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Thursday, January 13, 2011

Carver, Cheever, Twain: Let's not “say anything about New Year’s resolutions”

Two weeks into January marks the unofficial date by which all the various resolutions so hopefully made on January 1 have been quietly forgotten until next year. The making—and the giving up—of New Year’s resolutions seems a distinctly American tradition, so in search of company we wondered which authors might have been the worst at keeping theirs.

Not many writers owned up to failed attempts at annual resolutions, although Raymond Carver seems to have been familiar with the experience. His story “Where I’m Calling From” includes the following among its closing lines: “I won’t raise my voice. Not even if she starts something. She’ll ask me where I’m calling from, and I'll have to tell her. I won't say anything about New Year’s resolutions. There’s no way to make a joke out of this.”

John Cheever’s failure to keep his 1960 resolution is revealed by Blake Bailey in Cheever: A Life. Cheever’s goal was to write no more short stories (he hoped to write novels instead)—“which fortunately he failed to keep,” adds Jonathan Dee in a review for Harper’s Magazine.

Perhaps unsurprisingly, the fullest account we could find of a failed attempt at keeping a resolution comes from Mark Twain. In The Innocents Abroad, after giving an example of how monotonous his journal had become while at sea for several weeks—a typical entry being, “Saturday—Morning, dominoes. Afternoon, dominoes. Evening, promenading the decks. Afterwards, dominoes.”—Twain writes:
It reminds me of the journal I opened with the New Year, once, when I was a boy and a confiding and a willing prey to those impossible schemes of reform which well-meaning old maids and grandmothers set for the feet of unwary youths at that season of the year—setting oversized tasks for them, which, necessarily failing, as infallibly weaken the boy’s strength of will, diminish his confidence in himself and injure his chances of success in life. Please accept of an extract:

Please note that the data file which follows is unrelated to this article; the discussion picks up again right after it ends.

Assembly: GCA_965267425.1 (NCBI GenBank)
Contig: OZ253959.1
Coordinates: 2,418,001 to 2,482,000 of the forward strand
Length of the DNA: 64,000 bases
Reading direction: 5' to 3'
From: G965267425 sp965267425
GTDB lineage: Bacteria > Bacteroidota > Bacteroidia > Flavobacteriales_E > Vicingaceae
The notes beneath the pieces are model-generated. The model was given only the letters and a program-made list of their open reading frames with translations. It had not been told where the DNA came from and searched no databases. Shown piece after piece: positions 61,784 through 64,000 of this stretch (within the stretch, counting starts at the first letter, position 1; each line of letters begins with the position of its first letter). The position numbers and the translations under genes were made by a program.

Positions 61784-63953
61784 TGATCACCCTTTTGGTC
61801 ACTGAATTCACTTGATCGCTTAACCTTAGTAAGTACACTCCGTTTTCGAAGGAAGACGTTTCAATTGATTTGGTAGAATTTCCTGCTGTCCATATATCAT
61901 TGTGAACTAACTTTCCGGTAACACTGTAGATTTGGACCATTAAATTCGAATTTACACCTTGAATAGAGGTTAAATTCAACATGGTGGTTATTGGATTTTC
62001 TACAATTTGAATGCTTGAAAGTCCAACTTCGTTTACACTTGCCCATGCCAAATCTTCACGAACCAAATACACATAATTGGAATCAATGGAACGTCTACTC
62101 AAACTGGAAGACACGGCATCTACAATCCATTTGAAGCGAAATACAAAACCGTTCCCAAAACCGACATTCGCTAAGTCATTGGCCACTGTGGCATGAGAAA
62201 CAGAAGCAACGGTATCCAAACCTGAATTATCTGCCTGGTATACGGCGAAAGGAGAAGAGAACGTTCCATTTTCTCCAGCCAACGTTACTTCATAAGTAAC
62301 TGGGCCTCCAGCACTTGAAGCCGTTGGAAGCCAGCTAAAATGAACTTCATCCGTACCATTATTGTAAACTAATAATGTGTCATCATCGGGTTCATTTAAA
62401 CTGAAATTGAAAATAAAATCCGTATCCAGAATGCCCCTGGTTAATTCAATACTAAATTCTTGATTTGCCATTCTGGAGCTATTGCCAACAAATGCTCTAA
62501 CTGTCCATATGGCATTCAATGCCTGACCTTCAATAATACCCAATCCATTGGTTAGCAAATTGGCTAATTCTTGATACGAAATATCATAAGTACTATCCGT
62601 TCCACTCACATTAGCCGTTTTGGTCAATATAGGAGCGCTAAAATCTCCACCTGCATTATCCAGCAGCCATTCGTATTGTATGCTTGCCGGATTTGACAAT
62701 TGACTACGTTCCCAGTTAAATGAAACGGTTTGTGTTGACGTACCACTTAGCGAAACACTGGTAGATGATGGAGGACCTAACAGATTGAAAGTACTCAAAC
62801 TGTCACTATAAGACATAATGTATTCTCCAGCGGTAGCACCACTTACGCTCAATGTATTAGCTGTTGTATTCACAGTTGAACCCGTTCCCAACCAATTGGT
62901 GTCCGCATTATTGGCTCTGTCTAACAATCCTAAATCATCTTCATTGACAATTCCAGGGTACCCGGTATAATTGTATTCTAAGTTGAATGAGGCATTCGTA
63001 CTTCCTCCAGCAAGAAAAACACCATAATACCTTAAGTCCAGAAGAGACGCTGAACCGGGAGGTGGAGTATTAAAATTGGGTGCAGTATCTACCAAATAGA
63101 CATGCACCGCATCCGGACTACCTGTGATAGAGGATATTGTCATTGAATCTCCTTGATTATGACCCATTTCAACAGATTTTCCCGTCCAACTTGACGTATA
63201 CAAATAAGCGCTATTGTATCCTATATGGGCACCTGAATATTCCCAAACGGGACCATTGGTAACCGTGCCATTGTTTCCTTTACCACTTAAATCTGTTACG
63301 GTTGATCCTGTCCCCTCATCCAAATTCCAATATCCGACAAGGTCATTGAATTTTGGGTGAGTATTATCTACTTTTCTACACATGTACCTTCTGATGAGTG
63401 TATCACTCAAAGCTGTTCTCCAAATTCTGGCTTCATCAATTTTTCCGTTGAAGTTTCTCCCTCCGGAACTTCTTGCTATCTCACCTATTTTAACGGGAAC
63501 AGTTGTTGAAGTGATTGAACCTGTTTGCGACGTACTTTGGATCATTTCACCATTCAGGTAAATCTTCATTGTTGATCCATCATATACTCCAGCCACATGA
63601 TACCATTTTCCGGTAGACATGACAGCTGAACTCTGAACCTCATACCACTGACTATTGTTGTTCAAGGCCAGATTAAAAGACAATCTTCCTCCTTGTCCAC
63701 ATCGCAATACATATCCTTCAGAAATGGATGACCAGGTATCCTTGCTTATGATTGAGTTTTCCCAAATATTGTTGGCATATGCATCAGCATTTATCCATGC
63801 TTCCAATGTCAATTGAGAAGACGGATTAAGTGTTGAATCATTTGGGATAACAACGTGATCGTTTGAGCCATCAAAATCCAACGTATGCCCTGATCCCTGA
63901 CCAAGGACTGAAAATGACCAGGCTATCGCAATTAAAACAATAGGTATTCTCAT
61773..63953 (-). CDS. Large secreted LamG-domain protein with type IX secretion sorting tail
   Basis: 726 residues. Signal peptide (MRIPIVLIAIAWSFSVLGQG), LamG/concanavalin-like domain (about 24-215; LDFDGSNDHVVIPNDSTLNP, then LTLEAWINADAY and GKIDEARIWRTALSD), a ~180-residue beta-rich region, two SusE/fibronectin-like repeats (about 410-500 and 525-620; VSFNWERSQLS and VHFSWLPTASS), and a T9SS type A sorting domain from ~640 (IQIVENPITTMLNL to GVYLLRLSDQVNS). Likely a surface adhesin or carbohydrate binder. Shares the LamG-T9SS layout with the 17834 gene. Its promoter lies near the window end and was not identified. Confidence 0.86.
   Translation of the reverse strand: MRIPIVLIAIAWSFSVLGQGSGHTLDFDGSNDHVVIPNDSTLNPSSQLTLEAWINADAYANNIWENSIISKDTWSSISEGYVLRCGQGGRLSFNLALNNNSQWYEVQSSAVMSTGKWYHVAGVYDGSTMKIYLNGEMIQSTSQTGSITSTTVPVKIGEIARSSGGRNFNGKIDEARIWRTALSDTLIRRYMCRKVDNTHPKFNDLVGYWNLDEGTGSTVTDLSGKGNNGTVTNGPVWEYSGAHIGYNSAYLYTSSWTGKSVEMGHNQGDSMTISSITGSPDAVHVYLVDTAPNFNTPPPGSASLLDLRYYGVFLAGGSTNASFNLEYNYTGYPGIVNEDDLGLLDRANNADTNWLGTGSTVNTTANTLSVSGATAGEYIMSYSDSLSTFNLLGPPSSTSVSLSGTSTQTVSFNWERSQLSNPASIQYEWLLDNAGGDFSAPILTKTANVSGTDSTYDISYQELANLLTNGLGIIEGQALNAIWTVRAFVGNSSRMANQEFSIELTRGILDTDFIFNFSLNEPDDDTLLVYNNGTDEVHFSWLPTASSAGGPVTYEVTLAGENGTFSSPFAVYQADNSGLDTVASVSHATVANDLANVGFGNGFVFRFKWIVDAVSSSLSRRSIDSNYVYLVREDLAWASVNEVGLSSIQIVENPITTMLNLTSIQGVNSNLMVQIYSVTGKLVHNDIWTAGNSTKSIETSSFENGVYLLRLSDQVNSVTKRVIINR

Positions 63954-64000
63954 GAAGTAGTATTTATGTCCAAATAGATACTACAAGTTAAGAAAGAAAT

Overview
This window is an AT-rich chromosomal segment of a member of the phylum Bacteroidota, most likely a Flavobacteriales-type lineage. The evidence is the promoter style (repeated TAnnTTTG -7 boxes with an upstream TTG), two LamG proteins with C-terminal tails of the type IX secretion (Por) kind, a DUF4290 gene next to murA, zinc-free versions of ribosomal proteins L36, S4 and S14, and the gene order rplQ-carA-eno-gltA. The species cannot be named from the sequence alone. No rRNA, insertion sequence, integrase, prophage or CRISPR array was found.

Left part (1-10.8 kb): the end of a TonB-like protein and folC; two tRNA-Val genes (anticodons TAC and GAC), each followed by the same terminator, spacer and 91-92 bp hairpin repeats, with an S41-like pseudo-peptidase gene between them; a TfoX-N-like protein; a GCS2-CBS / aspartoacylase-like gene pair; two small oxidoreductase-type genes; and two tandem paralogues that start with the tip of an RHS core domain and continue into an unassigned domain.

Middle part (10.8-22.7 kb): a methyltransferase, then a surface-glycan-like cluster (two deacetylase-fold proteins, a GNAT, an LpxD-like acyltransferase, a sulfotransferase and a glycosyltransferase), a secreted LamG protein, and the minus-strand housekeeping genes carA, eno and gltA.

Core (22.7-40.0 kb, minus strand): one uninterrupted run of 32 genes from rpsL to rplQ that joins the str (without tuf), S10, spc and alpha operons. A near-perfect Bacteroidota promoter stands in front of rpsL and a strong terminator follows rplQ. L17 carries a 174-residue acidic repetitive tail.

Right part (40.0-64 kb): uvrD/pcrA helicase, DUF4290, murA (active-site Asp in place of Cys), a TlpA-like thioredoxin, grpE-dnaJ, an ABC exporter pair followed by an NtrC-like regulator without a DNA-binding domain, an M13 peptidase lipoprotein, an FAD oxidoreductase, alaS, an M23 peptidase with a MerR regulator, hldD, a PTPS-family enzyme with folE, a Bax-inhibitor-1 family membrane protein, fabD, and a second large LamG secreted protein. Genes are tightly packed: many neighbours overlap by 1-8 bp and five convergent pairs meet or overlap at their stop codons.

Monday—Got up, washed, went to bed.
Tuesday—Got up, washed, went to bed.
Wednesday—Got up, washed, went to bed.
Thursday—Got up, washed, went to bed.
Friday—Got up, washed, went to bed.
Next Friday—Got up, washed, went to bed.
Friday fortnight—Got up, washed, went to bed.
Following month—Got up, washed, went to bed.”
I stopped, then, discouraged. Startling events appeared to be too rare, in my career, to render a diary necessary. I still reflect with pride, however, that even at that early age I washed when I got up. That journal finished me. I never have had the nerve to keep one since. My loss of confidence in that line was permanent.
Know of any other American writers with notable resolutions, kept or otherwise? Let us know in the comments.

Related LOA volumes: John Cheever: Collected Stories and Other Writings, Raymond Carver: Collected Stories, Mark Twain: The Innocents Abroad and Roughing It

1 comment:

  1. Did a Google search to see if I could stumble upon any trivia related to Scott Fitzgerald and New Year's Day resolutions -- after thumbing through "F. Scott Fitzgerald: A Life in Letters" and coming up empty -- and was startled to see the number of relevant returns that were blog postings from people vowing to read "The Great Gatsby" in the coming year. Damn. When I was in high school, that book was required reading.


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